A match not made in heaven: Are UK & EU set for divorce?

While Britain and mainland Europe are separated by less than 20 kilometers, the two have been thousands of miles apart when it comes to implementing common policies, such as joining the Schengen agreement or adopting the euro.

When the UK and the EU tied the knot in 1973, they vowed to stay together in sickness and in health. However, over the years, squabbles and fights have been all too commonplace in this less than harmonious marriage. 

Britain has contemplated walking out on its partner, while it has not backed a number of key issues such as the Schengen visa-free travel agreement or abandoning the pound in favor of the single currency. 

Two issues that are bringing the UK even closer to the divorce courts are the costs of running the EU, which is set at £20 billion per year and immigration. This has perhaps been the biggest single driving force for the Leave campaign, which want to regain control of Britain’s borders and stop uncontrolled migration from the EU.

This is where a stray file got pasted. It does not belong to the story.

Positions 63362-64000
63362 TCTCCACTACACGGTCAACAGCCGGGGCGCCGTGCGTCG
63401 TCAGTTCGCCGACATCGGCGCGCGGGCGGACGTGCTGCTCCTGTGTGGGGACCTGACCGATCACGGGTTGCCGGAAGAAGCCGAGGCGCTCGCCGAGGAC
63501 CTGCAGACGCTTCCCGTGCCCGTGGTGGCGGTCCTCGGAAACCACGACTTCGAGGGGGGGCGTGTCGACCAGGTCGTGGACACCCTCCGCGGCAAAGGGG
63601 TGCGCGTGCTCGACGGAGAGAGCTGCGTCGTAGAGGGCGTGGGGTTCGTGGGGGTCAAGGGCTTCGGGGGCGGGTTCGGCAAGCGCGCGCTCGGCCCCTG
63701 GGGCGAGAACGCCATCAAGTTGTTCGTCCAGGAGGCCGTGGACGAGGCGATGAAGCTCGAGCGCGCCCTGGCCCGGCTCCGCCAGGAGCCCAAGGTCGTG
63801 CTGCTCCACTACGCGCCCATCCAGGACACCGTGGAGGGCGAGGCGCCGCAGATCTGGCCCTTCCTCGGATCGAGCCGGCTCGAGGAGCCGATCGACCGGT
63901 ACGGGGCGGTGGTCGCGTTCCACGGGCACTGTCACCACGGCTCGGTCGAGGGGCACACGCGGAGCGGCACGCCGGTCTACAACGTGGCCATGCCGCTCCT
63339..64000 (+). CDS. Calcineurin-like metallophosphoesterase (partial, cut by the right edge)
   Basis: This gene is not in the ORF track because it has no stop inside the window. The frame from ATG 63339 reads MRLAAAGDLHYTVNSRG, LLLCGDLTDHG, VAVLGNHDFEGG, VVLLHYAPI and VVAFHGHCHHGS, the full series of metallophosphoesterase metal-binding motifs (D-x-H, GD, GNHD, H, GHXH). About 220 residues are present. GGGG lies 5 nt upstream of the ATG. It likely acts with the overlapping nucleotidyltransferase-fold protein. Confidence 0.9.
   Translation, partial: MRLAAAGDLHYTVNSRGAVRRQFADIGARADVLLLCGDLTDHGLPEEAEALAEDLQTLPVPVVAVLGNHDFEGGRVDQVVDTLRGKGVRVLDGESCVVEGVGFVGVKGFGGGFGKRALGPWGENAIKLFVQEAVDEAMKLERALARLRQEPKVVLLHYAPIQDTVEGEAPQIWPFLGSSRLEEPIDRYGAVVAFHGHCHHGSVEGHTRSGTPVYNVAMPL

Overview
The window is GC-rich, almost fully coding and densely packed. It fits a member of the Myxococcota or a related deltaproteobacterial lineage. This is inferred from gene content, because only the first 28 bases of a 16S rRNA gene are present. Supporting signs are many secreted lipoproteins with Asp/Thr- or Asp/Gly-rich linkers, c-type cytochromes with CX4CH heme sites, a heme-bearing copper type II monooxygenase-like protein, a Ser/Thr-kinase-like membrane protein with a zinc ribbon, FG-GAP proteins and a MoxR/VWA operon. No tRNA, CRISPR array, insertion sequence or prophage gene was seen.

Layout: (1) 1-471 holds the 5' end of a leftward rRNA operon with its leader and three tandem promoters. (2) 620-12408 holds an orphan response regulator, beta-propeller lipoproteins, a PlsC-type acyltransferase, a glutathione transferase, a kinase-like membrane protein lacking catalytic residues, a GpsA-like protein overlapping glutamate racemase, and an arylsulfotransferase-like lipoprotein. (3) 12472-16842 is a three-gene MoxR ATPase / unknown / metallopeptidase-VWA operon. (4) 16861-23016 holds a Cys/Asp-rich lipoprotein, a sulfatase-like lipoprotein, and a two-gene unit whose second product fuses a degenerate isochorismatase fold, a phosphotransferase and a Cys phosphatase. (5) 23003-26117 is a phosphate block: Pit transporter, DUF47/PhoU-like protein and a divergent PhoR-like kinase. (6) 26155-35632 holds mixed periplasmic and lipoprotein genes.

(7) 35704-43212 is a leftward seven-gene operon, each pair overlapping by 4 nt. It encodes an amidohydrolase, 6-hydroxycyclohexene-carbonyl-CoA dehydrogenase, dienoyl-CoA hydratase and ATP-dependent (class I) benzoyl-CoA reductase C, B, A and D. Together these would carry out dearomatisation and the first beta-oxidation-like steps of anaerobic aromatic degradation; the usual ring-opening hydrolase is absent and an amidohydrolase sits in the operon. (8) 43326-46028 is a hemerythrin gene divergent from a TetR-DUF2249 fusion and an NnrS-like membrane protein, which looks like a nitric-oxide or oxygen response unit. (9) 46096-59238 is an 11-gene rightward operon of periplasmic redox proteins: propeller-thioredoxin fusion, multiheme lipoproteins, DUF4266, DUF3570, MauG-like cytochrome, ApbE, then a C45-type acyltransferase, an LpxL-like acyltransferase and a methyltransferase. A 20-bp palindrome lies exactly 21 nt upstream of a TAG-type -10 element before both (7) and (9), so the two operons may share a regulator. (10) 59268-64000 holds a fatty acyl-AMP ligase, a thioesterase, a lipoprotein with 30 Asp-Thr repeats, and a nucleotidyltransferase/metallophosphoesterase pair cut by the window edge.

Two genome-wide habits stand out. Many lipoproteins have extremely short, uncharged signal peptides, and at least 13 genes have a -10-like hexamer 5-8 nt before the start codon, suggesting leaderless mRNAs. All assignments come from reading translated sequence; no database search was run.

Defense has been one area the two parties have largely agreed on, but many in the UK would happily exchange that for more sovereignty. 

Over four decades ago, when Britain joined the European Economic Community, which would later become the EU, it was joining an exclusive club that had only six members. However, this number has swelled over the years to encompass 28 member states, causing Britain to think that things are getting a little too crowded. 

Those wanting the UK to divorce the EU say that the influx of migrants has put a huge strain on housing and health care. They want Britain to go it alone and pull up its drawbridge to the rest of Europe across the English Channel. 

After all these years, perhaps the UK and EU have found that there is more that drives them apart, than unites them.

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